By Dawn C. Chmielewski
6:00 AM PDT, September 25, 2013
As Internet video streaming becomes more commonplace in American households, a maker of dedicated devices introduced a new lineup of products and expanded programming options in hopes of capitalizing on this trend.
Roku unveiled three new streaming players, priced at $50 to $80, that it says will offer high-definition video, among other features. These devices, with names only a geek could love (the Roku LT, Roku 1 and Roku 2), reach stores in October.
Roku also is adding the M-Go movie and television service to its entertainment offerings.
M-Go, a joint venture of DreamWorks Animation and Technicolor, offers thousands of films and shows to rent or purchase. The digital entertainment service, launched about eight months ago, competes with more established players, including Amazon Prime Instant Video and Wal-Mart's Vudu streaming service.
Chief Executive John Batter said M-Go worked with Roku to create a hassle-free experience for users, who only have to enter their billing information once when they set up the device.
"The idea here was to partner to deliver the easiest path for consumers to start watching movies and TV shows," said Batter.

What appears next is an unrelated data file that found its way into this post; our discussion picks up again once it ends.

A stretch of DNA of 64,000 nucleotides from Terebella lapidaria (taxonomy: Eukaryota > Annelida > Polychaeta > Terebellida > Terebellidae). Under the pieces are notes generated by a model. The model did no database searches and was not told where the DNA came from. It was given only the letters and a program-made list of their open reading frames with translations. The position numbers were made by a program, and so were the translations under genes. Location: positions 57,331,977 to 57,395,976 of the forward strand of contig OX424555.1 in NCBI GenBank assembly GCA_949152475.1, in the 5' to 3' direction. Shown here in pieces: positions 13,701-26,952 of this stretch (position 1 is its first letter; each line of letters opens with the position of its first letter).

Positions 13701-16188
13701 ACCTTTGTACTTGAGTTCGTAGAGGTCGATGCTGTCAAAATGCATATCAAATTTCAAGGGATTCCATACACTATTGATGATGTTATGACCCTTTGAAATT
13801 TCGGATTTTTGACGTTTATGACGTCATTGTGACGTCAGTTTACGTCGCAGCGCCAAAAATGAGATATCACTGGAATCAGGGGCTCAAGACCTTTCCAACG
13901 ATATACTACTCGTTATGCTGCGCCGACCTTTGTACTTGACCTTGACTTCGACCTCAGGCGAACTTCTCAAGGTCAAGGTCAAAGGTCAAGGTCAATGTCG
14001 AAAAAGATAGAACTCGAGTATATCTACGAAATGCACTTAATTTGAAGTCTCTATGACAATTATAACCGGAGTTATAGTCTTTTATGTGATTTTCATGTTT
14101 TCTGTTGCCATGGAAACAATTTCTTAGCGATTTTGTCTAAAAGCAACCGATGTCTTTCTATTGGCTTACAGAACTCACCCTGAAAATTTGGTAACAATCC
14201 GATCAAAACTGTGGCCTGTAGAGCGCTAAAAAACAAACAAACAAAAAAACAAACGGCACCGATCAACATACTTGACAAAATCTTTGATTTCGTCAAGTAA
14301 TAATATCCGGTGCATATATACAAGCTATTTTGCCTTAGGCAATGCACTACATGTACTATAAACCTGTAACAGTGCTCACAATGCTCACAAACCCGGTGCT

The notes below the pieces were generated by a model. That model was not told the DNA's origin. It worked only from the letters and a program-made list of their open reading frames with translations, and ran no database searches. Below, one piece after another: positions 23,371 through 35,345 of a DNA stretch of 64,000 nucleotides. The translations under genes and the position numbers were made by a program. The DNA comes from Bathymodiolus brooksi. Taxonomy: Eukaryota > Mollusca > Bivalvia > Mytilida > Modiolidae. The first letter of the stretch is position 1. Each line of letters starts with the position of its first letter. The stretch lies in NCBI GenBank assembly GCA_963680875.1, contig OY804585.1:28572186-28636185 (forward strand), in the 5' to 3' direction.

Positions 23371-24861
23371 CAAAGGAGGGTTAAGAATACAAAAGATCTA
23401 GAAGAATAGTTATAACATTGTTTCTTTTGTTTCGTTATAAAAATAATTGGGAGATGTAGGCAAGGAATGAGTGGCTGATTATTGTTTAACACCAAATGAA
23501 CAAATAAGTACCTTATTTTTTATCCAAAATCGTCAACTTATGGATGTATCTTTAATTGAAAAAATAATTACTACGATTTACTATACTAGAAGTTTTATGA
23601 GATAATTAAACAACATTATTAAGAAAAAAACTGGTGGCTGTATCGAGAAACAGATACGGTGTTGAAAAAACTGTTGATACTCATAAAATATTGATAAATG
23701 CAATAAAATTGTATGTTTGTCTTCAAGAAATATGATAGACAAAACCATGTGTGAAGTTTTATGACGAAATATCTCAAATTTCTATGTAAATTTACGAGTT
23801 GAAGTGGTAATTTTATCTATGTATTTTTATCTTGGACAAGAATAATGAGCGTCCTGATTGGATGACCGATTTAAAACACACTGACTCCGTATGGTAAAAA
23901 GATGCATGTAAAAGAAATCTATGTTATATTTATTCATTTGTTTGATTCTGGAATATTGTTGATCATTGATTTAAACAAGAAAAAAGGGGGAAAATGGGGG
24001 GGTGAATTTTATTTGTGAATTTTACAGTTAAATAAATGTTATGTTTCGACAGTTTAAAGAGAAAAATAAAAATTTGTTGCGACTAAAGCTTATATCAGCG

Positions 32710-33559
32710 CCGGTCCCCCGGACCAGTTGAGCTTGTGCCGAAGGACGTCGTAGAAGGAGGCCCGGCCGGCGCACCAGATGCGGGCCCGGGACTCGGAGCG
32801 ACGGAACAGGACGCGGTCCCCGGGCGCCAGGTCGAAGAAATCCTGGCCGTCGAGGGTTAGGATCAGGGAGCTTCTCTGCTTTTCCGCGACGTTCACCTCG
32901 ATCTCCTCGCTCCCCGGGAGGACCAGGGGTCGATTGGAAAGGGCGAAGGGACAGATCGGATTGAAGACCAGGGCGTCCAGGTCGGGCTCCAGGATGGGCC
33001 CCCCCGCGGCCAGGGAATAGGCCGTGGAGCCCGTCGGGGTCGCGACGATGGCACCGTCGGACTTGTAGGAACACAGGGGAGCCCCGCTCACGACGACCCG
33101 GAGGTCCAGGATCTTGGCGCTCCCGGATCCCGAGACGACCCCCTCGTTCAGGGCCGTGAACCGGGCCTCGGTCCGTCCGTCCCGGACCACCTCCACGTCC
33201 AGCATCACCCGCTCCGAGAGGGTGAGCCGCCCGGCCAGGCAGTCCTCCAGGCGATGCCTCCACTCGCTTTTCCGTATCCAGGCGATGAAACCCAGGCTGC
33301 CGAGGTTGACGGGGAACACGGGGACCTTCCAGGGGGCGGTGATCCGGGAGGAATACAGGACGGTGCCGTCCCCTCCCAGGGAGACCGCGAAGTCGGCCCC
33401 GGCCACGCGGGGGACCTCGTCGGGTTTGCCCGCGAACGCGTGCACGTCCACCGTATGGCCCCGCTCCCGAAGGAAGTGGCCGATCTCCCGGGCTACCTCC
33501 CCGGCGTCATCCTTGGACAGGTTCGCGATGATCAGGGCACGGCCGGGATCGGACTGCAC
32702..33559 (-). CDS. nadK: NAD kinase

M-Go also is available through Internet-connected "smart" TVs and Blu-ray players from Samsung, Vizio and LG and on devices powered by Google's Android software. It also can be viewed through a Web browser on PCs and Apple computers.
The market for streaming devices and services continues to grow.
About 40% of American homes with high-speed Internet access now subscribe to an Internet video service, according to researcher Parks Associates. Smart TVs, video game consoles, Blu-ray players and streaming media devices all are vying to capture this market.
The number of homes using dedicated streaming media devices, like the Roku or Apple TV, has doubled since 2011, according to Parks Associates. But only 14% of homes with high-speed Internet connections use such set-top boxes.
Roku Chief Executive Anthony Wood said his devices offer a low-cost way for consumers to bring Internet video to their home televisions -- without needing to purchase an Internet-connected TV set. He predicts this category of gadgets will gain in popularity, as streaming video expands into the mainstream, beyond households with game consoles or high-end Blu-ray players.
Copyright © 2013, Los Angeles Times